Alternative species (click on the thumbnail to see the card)
Linckia laevigata, Linckia browni, Linckia crassae, Linckia hondurae Linckia miliaris, Linckia rosenbergi, Linckia suturalis, Linckia typus
Ophidiaster clathratus, Ophidiaster crassa, Ophidiaster laevigatus, Ophidiaster miliaris, Ophidiaster propinquus
Blue sea star
Origin: South Pacific and Indian Ocean, Red Sea
Natural habitat: up to 25m (82 feet) deep, on hard bottoms (not sandy)
300 L / 66 Imp Gal / 79 US Gal
T°: 25°C or 77°F
pH: 7.5 to 8.5
Density: 1021 to 1024
20 to 30cm (7.9 to 12")
5 years and more
How to feed the Blue sea star?
Most of their food consists of the biofilm that covers the scenery and rocks. Starfish are also detritus feeders. For example, they feed on the leftovers from the meals of other aquarium inhabitants. In this respect, they are an excellent aid to aquarium maintenance.
It is imperative to supplement their diet. Offer them traditional fish pellets to place nearby and make sure that no other inhabitants eat their food!
What kind of behavior does the Blue sea star have?
Social and peaceful, it does not show any aggressiveness.
It moves on hard surfaces and does not like sand. Its activity is rather nocturnal. During the day, it hides in the crevices of the scenery.
Who can live with the Blue sea star?
This inveterate is a lonely man. Therefore, you will only introduce one specimen per aquarium, regardless of its size.
Beware of maintenance with certain corals that this starfish can damage. Indeed, depending on the configuration of its place of capture, some individuals keep the annoying tendency to nibble corals.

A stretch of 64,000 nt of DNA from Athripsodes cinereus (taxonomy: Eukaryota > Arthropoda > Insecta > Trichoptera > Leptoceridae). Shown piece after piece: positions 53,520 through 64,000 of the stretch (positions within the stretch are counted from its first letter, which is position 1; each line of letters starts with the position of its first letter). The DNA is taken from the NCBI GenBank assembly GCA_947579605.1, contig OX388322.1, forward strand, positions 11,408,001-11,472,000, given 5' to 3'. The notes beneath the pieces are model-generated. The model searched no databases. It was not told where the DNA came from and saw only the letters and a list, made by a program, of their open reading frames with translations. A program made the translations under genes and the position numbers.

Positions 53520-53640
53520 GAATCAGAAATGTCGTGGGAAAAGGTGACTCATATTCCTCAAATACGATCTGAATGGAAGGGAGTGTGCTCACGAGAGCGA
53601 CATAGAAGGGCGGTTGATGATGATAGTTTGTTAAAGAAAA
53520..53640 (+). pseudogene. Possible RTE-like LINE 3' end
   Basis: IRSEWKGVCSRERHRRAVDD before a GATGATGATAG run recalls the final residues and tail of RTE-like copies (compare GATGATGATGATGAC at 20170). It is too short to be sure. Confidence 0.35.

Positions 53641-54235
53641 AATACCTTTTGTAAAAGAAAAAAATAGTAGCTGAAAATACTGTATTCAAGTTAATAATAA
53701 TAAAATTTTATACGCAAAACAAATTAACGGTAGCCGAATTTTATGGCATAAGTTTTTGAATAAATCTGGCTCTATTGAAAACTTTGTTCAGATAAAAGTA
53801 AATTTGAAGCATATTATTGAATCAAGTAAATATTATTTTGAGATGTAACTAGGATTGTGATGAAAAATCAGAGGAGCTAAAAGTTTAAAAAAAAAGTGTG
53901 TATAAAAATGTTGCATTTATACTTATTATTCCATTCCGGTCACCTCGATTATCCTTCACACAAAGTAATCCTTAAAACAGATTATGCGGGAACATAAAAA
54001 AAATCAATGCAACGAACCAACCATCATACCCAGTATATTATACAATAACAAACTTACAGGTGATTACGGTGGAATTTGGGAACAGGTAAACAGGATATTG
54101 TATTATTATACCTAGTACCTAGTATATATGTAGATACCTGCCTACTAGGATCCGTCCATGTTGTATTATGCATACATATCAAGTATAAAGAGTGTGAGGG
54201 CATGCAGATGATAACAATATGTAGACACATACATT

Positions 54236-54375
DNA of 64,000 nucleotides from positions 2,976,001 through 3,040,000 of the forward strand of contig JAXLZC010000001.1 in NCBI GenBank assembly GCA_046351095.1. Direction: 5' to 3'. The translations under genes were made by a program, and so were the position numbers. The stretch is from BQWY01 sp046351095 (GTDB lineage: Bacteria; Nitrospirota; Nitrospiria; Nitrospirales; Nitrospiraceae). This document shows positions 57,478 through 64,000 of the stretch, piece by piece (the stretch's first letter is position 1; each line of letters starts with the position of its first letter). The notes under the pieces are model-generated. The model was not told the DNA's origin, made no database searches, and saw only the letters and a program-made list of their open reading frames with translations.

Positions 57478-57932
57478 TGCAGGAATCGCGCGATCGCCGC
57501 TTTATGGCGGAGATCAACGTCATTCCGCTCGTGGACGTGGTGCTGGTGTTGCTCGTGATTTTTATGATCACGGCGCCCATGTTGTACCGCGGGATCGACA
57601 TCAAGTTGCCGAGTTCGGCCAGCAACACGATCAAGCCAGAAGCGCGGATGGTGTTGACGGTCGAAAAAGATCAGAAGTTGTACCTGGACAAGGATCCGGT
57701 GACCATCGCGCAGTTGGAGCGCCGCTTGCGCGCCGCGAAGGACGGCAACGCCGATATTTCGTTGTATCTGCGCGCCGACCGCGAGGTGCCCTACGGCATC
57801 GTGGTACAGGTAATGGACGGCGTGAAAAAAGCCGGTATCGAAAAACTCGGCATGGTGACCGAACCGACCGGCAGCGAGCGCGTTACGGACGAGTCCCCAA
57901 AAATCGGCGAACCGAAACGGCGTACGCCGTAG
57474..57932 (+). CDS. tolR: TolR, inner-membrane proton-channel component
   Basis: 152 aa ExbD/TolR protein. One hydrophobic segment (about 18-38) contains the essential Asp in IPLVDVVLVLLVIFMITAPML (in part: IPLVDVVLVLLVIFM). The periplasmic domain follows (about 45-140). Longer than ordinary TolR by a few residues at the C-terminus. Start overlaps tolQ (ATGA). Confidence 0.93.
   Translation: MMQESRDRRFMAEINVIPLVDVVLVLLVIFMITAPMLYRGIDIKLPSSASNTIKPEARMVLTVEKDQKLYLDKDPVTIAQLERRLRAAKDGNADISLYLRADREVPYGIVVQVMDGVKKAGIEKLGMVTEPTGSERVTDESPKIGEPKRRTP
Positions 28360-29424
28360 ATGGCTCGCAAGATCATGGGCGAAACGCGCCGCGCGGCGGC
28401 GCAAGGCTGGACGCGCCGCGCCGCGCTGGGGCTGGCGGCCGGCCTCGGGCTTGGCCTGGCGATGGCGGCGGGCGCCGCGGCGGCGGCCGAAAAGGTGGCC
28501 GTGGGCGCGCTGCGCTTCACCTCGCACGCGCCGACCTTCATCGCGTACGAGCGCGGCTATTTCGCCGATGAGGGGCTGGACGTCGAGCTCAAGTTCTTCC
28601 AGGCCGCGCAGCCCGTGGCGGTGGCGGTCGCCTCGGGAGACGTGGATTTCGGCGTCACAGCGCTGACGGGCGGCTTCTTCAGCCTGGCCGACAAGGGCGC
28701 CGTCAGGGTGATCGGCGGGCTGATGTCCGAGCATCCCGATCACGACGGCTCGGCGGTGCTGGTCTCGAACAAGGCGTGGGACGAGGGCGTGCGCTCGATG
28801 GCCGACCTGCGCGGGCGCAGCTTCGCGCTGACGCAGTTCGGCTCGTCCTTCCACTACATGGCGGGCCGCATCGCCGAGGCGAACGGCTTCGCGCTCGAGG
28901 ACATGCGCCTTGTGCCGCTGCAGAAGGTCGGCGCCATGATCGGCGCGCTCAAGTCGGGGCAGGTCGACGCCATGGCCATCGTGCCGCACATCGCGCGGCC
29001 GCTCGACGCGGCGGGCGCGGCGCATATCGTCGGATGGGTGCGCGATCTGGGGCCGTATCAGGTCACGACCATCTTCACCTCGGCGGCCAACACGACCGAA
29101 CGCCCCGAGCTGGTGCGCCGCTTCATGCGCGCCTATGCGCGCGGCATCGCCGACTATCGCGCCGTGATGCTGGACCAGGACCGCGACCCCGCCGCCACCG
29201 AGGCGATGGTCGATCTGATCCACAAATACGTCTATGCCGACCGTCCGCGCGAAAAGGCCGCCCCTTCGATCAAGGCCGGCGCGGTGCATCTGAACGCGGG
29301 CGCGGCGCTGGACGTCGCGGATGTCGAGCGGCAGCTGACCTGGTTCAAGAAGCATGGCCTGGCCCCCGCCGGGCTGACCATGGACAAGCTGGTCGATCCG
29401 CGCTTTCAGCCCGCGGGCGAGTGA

Of course, avoid cohabitation with predatory fish such as Apolemichthys.
How to breed the Blue sea star?
Sexual breeding of this species is very rare in aquariums. Note that young starfish are blue with black dots.
Which aquarium for the Blue sea star?
A reef aquarium with rocks, corals and anemones can be suitable for the proper maintenance of this species, and by extension it is suitable for all marine aquariums. Beware of maintenance with some corals that this starfish can damage. Indeed, according to the configuration of its place of capture, some individuals keep the annoying tendency to nibble corals.
In order for it to find food in your aquarium, the aquarium must be well established, stable and mature enough to provide the starfish with sufficient biofilm. This is why a 300 L / 66 Imp Gal / 79 US Gal aquarium is a minimum, so that the microfilm surface is sufficient.
This species is quite sensitive to variations in water parameters.
It does not like too bright light and will come out easier under moderate lighting.
Good To know
Good To know
Find all additional information!
Did you know that the Linckia laevigata is the only entirely blue starfish?
This starfish has more than one trick up its sleeve! In some cases, thanks to its very impressive regenerative properties, a new individual can be born from a severed arm! On the other hand, in the home aquarium, this operation is very risky.
In most cases, this starfish has five arms. But some specimens develop a sixth!
In the wild, it lives in symbiosis with the asteroid shrimp (starfish shrimp or seastar shrimp in Aglais) (Periclimenes soror) which measures only 1.5 cm (0.4"). The latter becomes blue to blend completely with Linckia laevigata (it can also be beige, red, yellow...). The shrimp finds its food near the starfish's mouth, while the starfish takes advantage of this care and cleaning that it could not do alone.
Like all invertebrates, the Linckia is very sensitive to copper, which is toxic for it. Be very careful if you have to administer medical treatments based on medication!
Never take your starfish out of the water! It can swallow air, which will be fatal.
Generally, this starfish is blue, but its colour can vary from pale blue to light brown to purple.
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